You should also look into content marketing to really expand your customer base. By producing more targeted and exciting content, you can build a reputation for professionalism and expertise in your field. That leads to deeper trust with your customers – and of course, greater sales! In today’s extra-competitive market, freelancers in particular need every advantage they can get.

Provide Local Home Services

Not interested in working online? Selling Revolution suggests offering local home services to people in your community. For example, you could work as a cleaner, lawn care professional, handyperson, pet sitter, dog walker, painter, personal cook, personal shopper, or home organizer. Since you have experience caring for seniors, you could also offer in-home childcare or senior care services.

Pick something that aligns with your skills and interests so your side gig feels more like an enjoyable pastime than another job. You don’t necessarily need professional experience in your field of choice. As long as you’re confident in your skills and can produce great results for your clients, you’ll be successful!

Consider Your Legal Obligations

Whether you decide to start an online business, try freelancing, or offer local home services, make sure you cover your legal bases. One of the first things you’ll need to do is register your business. Pick a business structure, such as a sole proprietorship or LLC, and register with your state. Forming an LLC is generally a good idea as it will limit your personal liability and offer tax advantages. Keep in mind that you can use an online formation service to file your articles of organization if you’d rather not spend money on a lawyer.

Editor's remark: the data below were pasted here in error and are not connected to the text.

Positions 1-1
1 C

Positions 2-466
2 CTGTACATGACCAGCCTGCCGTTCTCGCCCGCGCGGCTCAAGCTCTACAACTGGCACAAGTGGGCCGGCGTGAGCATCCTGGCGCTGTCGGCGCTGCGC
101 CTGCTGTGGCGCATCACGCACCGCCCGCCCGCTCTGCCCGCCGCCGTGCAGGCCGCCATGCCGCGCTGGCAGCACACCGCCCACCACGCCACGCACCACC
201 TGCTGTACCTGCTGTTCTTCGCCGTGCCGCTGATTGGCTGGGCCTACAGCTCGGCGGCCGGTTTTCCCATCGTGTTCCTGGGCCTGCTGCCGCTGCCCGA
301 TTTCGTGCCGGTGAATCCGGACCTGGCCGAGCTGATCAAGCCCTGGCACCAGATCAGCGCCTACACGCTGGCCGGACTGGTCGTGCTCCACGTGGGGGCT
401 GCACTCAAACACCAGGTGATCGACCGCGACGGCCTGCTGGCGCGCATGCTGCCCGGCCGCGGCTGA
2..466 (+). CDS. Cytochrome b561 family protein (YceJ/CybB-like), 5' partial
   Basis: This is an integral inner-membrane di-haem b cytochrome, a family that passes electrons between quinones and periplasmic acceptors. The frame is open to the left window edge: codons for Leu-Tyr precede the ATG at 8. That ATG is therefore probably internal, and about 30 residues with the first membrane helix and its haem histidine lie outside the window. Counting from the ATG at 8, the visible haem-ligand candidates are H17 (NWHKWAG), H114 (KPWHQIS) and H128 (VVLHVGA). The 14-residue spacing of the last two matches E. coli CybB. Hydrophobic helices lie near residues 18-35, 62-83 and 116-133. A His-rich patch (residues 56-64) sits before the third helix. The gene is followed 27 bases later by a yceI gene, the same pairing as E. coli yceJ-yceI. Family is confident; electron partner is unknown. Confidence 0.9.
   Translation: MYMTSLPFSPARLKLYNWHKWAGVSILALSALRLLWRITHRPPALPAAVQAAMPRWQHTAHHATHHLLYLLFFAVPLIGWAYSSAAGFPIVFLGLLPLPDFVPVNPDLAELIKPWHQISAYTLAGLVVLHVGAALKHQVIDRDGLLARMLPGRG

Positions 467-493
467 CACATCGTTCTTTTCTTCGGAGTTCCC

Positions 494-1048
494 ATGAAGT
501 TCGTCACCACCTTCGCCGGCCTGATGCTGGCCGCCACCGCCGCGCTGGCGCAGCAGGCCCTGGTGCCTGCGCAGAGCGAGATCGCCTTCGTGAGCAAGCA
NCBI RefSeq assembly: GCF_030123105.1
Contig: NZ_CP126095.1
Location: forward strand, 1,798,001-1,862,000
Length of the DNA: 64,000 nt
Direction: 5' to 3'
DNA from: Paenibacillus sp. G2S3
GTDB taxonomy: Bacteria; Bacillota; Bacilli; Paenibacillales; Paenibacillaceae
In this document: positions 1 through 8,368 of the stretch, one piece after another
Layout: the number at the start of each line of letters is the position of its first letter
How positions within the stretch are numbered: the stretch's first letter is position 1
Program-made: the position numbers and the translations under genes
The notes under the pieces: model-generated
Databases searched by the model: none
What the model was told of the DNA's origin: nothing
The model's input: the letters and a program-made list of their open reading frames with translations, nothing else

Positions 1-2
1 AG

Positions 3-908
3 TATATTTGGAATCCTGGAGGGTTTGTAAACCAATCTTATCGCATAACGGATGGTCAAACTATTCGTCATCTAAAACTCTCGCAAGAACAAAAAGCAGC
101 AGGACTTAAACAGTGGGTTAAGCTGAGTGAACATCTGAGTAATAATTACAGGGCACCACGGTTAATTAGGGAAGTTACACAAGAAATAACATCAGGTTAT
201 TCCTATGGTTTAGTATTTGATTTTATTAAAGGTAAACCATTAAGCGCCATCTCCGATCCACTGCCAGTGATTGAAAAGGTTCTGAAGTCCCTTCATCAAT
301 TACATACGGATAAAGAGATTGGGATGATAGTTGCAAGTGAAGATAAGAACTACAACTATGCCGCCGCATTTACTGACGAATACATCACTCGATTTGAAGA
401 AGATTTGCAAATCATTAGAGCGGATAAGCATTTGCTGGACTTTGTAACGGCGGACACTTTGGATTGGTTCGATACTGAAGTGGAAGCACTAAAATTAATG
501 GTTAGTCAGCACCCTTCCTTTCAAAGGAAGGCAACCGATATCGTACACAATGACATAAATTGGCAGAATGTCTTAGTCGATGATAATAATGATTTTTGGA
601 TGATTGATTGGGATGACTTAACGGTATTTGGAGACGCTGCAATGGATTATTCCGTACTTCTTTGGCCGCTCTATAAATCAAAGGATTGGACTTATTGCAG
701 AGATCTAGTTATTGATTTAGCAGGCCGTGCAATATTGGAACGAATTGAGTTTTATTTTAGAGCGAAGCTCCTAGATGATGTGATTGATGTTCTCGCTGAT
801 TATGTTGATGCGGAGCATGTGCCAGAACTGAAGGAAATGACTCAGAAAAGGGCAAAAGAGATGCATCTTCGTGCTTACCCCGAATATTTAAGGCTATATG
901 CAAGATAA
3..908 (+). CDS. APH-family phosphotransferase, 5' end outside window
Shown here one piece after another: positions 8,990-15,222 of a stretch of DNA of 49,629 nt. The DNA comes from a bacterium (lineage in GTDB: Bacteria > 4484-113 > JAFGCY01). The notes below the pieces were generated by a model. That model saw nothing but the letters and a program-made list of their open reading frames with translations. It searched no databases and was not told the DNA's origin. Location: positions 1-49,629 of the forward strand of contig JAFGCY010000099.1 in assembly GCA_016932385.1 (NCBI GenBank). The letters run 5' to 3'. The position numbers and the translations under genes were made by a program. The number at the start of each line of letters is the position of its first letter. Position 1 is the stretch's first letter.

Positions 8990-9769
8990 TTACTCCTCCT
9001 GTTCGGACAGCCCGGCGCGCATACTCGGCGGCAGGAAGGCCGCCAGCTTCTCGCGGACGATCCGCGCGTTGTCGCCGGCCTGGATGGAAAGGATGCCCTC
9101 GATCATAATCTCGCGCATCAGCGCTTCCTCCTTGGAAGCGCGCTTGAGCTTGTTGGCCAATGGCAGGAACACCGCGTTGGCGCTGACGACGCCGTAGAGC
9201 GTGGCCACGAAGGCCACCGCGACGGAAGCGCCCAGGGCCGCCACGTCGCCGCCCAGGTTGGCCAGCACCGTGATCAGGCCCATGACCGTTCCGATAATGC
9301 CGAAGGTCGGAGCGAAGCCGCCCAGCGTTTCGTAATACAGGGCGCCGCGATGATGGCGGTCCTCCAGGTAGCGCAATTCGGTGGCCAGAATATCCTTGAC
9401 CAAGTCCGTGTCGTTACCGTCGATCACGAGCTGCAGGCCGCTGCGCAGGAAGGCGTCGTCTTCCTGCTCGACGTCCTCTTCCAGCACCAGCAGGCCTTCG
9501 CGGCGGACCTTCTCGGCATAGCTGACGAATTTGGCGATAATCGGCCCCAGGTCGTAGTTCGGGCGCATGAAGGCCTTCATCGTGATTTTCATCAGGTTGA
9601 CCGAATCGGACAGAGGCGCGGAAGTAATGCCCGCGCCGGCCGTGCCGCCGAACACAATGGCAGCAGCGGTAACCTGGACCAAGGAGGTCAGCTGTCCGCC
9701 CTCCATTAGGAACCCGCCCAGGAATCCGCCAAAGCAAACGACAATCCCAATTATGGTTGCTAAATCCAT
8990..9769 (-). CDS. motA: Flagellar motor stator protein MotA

If you work as a senior caregiver and you’re looking for ways to bring in extra income, try building a side business! You could start an ecommerce business, freelance online, or start a local home services company in your own city. Pay attention to your legal responsibilities and pick a side gig that’s compatible with your skills and interests to give yourself the best shot at success!

 

 

 

 

By |2023-07-31T13:10:31-05:00July 31st, 2023|Dr. Mauk's Boomer Blog, News Posts|Comments Off on Guest Blog: How to Find a Profitable Side Gig as a Senior Caregiver

Caregiver Tips: Planning for Long-Term Cancer Care

Caregivers for long-term cancer care